President Obama has asked Republicans what is the GOP objection to allowing individuals to buy into a larger insurance market. This is actually a longstanding Republican idea, and the two key proposals have been to allow individuals to purchase insurance across state lines and to create association health plans to let people band together to purchase insurance. Congressman Kline did a good job explaining the Republican position on the association health plans.
Topic: purchase insurance
It’s about time someone took it to Meghan McCain: “She’s an über-cool politics chick with lots to say of the conventional-thinking NYTimesish variety, and she’s got credulous lefties lapping up her disses of conservatives like kittens at cream bowls.” And what better way to get that attention than to diss the woman who drives liberals mad? Funny how liberal pundits whine that the former governor, who has articulated positions on a range of issues, doesn’t “know anything,” but they’re willing to spend endless hours talking to a 25-year-old who’s, well, never done anything.
Lori Lowenthal Marcus has the goods on the latest J Street scam: “In short, J Street manipulated the Hillel of Greater Philadelphia (of which I am a board member) into leasing to them space in the Hillel building for their J Street Local launch by entering into a firm agreement, and then ignoring that agreement to Hillel’s detriment. J Street’s deception made Hillel’s carefully planned and extensive pre-event efforts to soothe concerned donors, students, and others that there was no—and that it would be made very clear that there was no—connection between Hillel and J Street.”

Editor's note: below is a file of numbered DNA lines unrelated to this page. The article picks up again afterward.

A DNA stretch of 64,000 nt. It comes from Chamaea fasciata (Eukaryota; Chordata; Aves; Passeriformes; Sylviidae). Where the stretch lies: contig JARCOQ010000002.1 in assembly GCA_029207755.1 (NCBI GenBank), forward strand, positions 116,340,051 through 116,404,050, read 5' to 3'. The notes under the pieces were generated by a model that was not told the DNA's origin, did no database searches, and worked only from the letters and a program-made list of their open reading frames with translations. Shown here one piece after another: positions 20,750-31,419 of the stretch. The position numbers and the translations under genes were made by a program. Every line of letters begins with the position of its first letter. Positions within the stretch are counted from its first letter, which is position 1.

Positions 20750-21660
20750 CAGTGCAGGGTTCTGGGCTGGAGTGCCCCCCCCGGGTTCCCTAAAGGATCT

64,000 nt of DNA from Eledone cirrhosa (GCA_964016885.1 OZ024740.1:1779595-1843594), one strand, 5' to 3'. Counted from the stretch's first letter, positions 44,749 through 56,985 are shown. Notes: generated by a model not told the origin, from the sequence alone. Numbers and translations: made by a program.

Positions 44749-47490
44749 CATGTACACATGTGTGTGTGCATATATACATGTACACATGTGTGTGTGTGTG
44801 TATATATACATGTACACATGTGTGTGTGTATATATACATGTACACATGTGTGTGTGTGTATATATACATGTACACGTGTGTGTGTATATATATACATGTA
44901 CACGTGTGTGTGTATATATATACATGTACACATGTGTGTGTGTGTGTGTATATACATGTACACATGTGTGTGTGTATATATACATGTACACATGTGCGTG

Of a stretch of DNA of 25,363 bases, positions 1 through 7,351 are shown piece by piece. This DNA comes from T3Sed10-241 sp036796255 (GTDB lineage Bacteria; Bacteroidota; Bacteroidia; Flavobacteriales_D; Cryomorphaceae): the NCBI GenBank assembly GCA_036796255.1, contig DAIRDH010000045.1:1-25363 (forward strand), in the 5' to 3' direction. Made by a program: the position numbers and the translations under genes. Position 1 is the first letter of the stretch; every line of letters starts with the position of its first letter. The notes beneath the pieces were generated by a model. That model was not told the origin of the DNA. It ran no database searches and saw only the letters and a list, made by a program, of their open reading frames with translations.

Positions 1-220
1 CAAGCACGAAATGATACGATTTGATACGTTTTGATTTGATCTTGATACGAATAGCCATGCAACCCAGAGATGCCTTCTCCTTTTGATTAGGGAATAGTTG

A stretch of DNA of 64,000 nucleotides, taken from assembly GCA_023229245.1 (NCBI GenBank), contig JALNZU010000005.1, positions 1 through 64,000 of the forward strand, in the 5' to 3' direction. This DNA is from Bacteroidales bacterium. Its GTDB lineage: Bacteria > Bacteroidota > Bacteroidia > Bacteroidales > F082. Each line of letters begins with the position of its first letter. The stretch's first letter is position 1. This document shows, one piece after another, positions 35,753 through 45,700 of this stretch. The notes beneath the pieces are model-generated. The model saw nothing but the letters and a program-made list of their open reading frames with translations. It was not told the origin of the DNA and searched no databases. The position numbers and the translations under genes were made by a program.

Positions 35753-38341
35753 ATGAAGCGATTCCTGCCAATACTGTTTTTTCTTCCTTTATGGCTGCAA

House Democrats aid the Justice Department in stonewalling on the New Black Panther Party case: “In their bid to protect President Obama’s liberal political appointees at the Justice Department, congressional Democrats are surrendering their responsibility to keep a presidential administration honest.”
Not so much sycophantic laughter in the White House briefing room: “‘There definitely aren’t a lot of laughs around the briefing room these days,’ says Washington Examiner White House correspondent Julie Mason. ‘Robert’s little digs and evasions have lost their power to amuse — particularly since we haven’t had a presser since July. … Reporters know how close the press secretary is to the president, and yet the quality of the information we get doesn’t often reflect that.” Well, rudeness and lack of candor are pretty much par for the course for the Obami.